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Common Business Ground with DISC

Common Business Ground with DISC – Talk to the right Persons in the right Moment

“It’s over, I have the high ground!”

Well, like I did, a lot of other Star Wars Fans also immediately think of that one Scene between Anakin and Obi Wan when thinking about “Ground”.
Well, luckily (or not), we are here today talking about Business Ground and about finding common ground without lowering someones position.

People in powerful positions often like to play them out. They like appreciation and praise for their role and their achievement. Like our parents used to do when they tell about their away to school or work. Ha, gotcha.
Influential decision-makers like to exaggerate when it comes to their own efforts to achieve these positions. Whether this is deserved or not rarely plays a role. Whether hard work is the real reason plays even less of a role, and mostly isn’t.

Regardless of how your counterpart got into this position, it is now your job to pick him up, convince him, and reach a mutually successful agreement at the appropriate level. Always remember, the decision maker rarely has to work off the following tasks after giving the order. So it is all about reaching a decision in your favor, but especially in favor of your project team on the customer side. They are honestly not always on the decision makers side and certainly also pursue their own goals.

Okay, the mission is clear, but how do you find out what kind of person the decision maker is?

You use on one of the oldest methods of mankind, your gut feeling and your knowledge of human nature.

And if this won’t do the trick, you use a  common famework called DISC.
The DISC evaluates people with a certain amount of question and assigns a certain amount of points per color. Each color has its meaning and represents certain traits and characteristics that apply to these people. It is important to know that every person always has every color, but that these are distributed differently.


What colors and characteristics are there?

Greator did a really good job in explaining the different colors and their predominant characteristics. Take a look at their great article about the DISC model.
I hope it’s okay to rent this illustration. Why always reinvent the wheel, when there is already good content out there.

Shout out to Greator and their impressive content.

disc types

There is one great challenge of course. I think we all agree, that you can’t just do a quick test like this with everyone before starting the real meeting.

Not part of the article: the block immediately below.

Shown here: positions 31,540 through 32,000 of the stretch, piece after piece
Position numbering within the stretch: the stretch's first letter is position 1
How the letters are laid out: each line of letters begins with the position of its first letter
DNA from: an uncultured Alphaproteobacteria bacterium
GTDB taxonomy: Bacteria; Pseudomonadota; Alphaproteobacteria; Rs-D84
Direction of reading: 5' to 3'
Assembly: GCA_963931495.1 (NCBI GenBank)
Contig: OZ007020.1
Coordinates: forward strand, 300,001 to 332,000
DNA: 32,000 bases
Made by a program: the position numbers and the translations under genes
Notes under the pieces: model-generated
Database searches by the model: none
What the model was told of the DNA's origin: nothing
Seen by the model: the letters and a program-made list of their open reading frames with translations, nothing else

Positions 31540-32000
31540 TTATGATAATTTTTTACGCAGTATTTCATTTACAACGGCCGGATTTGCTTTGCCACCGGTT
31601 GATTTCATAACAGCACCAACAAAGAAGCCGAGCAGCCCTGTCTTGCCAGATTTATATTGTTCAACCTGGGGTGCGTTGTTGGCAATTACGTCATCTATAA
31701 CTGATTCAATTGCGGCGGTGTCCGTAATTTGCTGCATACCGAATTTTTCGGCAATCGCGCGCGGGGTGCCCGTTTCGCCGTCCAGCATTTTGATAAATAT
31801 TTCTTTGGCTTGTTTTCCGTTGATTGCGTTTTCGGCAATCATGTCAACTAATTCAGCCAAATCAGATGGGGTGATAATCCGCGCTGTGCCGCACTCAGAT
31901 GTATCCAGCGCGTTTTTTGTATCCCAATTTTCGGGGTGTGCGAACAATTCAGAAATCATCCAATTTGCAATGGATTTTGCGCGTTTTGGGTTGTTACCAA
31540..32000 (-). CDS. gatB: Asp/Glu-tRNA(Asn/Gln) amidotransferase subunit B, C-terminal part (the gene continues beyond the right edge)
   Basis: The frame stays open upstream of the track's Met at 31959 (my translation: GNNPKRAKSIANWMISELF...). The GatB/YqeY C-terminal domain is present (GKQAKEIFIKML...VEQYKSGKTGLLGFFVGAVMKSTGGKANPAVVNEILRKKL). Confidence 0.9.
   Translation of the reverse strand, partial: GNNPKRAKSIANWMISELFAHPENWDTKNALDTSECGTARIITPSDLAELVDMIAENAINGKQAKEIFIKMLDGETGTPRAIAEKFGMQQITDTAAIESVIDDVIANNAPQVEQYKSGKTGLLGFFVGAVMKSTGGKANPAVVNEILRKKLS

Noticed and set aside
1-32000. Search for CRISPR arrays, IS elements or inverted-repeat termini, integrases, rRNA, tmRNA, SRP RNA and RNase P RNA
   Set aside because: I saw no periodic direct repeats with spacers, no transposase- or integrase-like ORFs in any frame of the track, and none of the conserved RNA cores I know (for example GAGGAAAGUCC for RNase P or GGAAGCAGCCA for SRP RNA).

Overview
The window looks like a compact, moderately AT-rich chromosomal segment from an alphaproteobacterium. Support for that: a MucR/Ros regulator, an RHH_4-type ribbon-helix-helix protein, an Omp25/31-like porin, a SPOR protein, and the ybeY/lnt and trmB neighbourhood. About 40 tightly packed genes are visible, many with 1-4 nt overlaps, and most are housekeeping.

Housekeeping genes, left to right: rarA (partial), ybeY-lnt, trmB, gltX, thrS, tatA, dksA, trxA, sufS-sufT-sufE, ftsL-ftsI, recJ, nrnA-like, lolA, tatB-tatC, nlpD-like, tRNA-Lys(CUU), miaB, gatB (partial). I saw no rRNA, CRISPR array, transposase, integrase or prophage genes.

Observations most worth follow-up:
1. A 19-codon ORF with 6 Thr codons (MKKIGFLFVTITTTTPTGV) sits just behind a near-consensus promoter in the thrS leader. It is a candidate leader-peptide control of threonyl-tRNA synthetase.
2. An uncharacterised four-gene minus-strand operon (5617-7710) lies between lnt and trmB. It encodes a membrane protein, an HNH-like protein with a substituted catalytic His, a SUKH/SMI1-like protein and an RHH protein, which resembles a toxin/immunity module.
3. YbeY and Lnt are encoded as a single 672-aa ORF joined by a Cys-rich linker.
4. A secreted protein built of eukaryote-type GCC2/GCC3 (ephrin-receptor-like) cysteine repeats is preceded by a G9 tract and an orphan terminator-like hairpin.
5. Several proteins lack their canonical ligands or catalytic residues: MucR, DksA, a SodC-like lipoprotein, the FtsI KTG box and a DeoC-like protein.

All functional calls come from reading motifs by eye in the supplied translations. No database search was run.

Would be a bit too much, right?


So what do you do?

Well, you get used to certain patterns and to traits that can be clearly assigned to a color or a scheme. In addition, there are already empirical values from which one can profit very well.

For example, it has already been shown that managing directors are more likely to be in the red region, which should probably not be very surprising in terms of character traits.

Those who are sales people with heart and blood are probably more likely to be predominantly yellow.

Strategic, planning positions such as finance and purchasing are more likely to be in the blue region.

Green is mostly seen as the peace-loving, sympathetic complement to the other colors. These are often customer service representatives or customer success managers.


Surely this will not work, that’s all nonsense, isn’t it?

I understand the skeptical attitude. No one likes to be pigeonholed or squeezed into a scheme.

There is actually a lot of haze in this whole framework, and of course a lot of all this is specifically designed so that the criteria have to fit together.

Nevertheless, it is still a good guide, or rather reference, to roughly assess the people around you. And a rough assessment is sometimes worth its weight in gold when one’s own knowledge of human nature is not very extensive and also lacks a distinct degree of empathy.

Never forget that the self-assessment of a person is never completely true. This is also a clear truth for you.
You think you know yourself, but it’s always your weaknesses that bring you down. So get feedback to find out where you may be acting strange or even wrong and see what is appropriate and what is not.

You can never please everyone, but you can position yourself as a neutral and comfortable speaker without offending anyone with your words and losing your chance to gain a great new customer.


What more?

Be careful. This can fastly switch to a very manipulative lane of consulting.

This is an accessible framework, which should support meetings, workshops and conversations.
You should never think that you can manipulate your counterpart with this. You should never do that anyway.

The framework is meant to support a pleasant and productive atmosphere. It shall help to address all participants in the room appropriately.
If a more direct way is appropriate for a manager, it does not have to be appropriate for sales, marketing, service.

Ensure a targeted approach and pick up all contact persons in a way that suits them best.

This isone of the arts of suitable moderation and communication.

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